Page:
I don’t know whether I am holding my breath or if I am over come with adrenaline, but the room is spinning. I slow my speed and head back down to the Cote d’Azur, but after only one recovery lap, I’m back up and flying around again before the whistle is blown for us to gather back at the centre. The instructor gives us a couple of words of advice; to me ‘don’t build or break your speed so fast, other cyclists around you may not be able to respond’. Got it. We’re soon back on the track, riding in two groups, wheel to wheel until the final whistle is blown. Two and a half hours, over so soon? I was only just getting started!
Many say track cycling, regardless of whether it’s your first go, or your 10th go, is addictive. They’re not wrong! Speaking with the instructors after the session, I’m approved to move up into the ‘introduction level’. Not five minutes at home and I’m logged on to the website booking myself in for next Sunday’s session. My track cycling experience; to be continued….!
Basic introduction clinics are held at Amsterdam Velodrome on Sundays throughout September – March and include a 2.5 hour skill session with qualified trainers. Bike, shoes and helmet hire are also available starting from 11 Euros for the session.
Riding since Feb 2011 Hayley is a 30 year old female who loves adventures. If she’s not on one of her many bikes or in the water on a bodyboard/surfboard, then Hayley is probably out looking for something new to keep the adrenaline pumping!
Breaking the Chain
Drugs and Cycling – The True Story
by Willy Voet – Translated by William Fotheringham
Wow what a book. If you had ever wondered how and why the Festina incident exploded or rather imploded during the 1998 Tour de France then this is the book to read. A read that will be hard to put down and if you do will be itching to pick it up as soon as you can! Written by the Festina Team soigneur Willy Voet, the man who was caught red handed with a car full of team drugs. He shows you the murky world of team meds and doping from insiders perspective, it’s quite horrifying.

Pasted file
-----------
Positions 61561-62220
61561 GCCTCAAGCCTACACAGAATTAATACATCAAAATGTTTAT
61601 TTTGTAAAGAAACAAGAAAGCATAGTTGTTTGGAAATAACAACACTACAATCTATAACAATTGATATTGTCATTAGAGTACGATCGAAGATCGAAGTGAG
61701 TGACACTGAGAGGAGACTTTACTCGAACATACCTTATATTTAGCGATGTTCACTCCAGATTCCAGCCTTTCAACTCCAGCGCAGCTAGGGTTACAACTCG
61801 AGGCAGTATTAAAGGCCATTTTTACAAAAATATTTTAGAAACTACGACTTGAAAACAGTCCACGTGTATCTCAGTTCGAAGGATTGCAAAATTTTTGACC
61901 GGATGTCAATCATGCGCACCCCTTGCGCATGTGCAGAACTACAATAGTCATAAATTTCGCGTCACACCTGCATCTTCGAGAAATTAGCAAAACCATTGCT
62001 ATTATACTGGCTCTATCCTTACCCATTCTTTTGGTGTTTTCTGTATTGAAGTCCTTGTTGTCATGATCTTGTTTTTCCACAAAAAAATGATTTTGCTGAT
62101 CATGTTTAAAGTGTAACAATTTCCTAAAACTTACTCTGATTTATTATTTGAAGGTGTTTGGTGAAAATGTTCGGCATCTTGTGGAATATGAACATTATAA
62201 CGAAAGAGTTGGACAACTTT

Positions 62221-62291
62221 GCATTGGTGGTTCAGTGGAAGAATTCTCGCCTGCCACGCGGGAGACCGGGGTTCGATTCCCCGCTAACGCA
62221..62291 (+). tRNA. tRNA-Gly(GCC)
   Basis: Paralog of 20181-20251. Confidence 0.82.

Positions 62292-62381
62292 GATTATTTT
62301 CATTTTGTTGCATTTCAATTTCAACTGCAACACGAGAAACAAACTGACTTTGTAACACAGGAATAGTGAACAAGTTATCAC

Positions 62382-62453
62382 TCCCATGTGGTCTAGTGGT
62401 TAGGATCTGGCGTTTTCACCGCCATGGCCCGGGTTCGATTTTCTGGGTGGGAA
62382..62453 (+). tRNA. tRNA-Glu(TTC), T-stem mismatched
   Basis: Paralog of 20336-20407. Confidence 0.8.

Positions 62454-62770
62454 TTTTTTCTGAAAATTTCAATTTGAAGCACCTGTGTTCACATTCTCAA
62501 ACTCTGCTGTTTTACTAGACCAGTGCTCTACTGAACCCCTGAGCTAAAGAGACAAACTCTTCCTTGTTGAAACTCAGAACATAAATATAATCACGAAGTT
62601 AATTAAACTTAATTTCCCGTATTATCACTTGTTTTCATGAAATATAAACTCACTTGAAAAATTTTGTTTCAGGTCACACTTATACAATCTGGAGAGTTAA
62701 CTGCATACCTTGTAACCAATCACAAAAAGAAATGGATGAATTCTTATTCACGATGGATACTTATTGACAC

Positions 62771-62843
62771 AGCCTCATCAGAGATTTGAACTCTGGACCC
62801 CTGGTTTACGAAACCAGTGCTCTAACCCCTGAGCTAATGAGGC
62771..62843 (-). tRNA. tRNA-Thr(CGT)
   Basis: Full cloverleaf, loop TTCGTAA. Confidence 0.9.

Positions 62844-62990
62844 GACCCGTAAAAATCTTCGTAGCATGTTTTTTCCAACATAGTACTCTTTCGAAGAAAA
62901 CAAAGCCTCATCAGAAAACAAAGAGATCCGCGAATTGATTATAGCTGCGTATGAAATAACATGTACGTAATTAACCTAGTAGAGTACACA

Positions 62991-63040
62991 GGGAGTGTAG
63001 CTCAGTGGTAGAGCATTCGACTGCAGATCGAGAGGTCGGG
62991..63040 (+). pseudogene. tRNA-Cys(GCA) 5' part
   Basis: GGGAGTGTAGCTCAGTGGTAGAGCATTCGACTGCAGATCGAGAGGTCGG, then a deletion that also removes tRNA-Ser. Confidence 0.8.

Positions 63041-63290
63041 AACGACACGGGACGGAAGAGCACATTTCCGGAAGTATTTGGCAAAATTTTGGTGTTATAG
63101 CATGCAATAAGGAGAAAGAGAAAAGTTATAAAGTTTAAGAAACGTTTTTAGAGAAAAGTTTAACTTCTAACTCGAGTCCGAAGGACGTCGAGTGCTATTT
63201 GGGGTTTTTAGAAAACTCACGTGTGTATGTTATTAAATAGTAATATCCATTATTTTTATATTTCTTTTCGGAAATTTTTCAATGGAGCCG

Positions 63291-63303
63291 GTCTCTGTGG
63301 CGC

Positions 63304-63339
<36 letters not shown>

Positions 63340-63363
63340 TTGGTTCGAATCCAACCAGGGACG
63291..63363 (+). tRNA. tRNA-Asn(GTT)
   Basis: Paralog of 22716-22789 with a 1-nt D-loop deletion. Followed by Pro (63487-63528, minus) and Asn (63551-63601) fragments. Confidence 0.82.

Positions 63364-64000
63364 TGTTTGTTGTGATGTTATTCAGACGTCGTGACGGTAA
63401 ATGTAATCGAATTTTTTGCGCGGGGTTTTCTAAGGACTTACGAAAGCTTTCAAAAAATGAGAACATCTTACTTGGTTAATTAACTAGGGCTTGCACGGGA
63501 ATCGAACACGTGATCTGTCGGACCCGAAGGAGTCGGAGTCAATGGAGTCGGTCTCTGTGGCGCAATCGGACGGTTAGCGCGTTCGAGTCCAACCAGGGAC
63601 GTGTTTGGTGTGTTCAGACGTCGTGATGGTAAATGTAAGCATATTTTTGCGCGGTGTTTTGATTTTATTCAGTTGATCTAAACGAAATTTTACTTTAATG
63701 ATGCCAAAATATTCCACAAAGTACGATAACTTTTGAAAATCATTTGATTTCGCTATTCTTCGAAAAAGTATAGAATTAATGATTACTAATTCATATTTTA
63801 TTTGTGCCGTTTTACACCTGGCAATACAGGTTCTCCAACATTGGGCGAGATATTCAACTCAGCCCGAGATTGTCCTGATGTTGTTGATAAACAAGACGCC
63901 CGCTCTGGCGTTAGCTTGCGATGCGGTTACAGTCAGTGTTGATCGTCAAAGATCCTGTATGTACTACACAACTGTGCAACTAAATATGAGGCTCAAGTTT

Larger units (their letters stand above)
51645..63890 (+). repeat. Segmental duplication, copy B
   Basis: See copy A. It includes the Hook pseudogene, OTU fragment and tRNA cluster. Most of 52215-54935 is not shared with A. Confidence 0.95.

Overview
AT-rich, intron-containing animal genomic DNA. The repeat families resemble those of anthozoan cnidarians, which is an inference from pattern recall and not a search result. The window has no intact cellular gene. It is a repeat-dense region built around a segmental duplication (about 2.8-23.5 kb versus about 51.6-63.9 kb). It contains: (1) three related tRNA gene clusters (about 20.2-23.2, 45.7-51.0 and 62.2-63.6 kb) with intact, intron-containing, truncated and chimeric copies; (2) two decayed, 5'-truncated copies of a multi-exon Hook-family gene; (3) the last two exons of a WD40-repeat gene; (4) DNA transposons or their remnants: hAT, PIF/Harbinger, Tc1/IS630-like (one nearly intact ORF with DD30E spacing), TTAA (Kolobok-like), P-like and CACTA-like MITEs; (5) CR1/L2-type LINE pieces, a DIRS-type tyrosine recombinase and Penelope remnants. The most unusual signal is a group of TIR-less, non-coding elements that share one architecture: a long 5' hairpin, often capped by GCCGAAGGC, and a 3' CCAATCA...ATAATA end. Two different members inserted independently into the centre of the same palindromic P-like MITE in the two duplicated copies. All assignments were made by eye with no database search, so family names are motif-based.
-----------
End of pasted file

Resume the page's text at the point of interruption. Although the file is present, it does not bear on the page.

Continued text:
Actually this book goes much much further then you might have ever imagined, many riders who have used and abused drugs both legal and less then legal are named and in some instances shamed. You will also find out how riders are able to use banned substances and avoid testing positive by either timing of doses or the types of drugs and mixes used. In fact Mr Voet goes a step further and explains how within twenty minutes a rider can take an IV solution that will ensure the rider does not fail a random out of competition test, very convenient if the tester turns up while the rider is in the shower!
This book goes beyond any other book I have read about doping and certainly leaves nothing to the imagination, it also confirms many of the facts disclosed by other books I have read. There is so much more that I would love to tell you about but then it would not be worth you reading the book!
The bottom line is go out and buy a copy, it might not give you all the answers but I can guarantee that it will certainly get you thinking!
PS. If you think Lance is above and beyond suspicion then I would recommend that you read this book and some of the recent revelations from his soigneur are confirmed by Willy as standard practice at the time. It also ties in nicely with some of the issues covered in David Millar’s autobiography (Racing Through The Dark – The Fall and Rise of David Millar, read our review here) they make good companion books. This gets a Cycling Shorts Star Buy rating of 100%… the first!
This really is a must read if you want to make an informed decision about the state of cycling pre and post 1998.
Breaking the Chain: Drugs and Cycling – The True Story
Author: Willy Voet – Translated by William Fotheringham
Published by Yellow Jersey Press & Vintage Digital
Available in Paperback, iBook & Kindle
RRP £8.99 (Paperback), RRP £8.99 (eBook)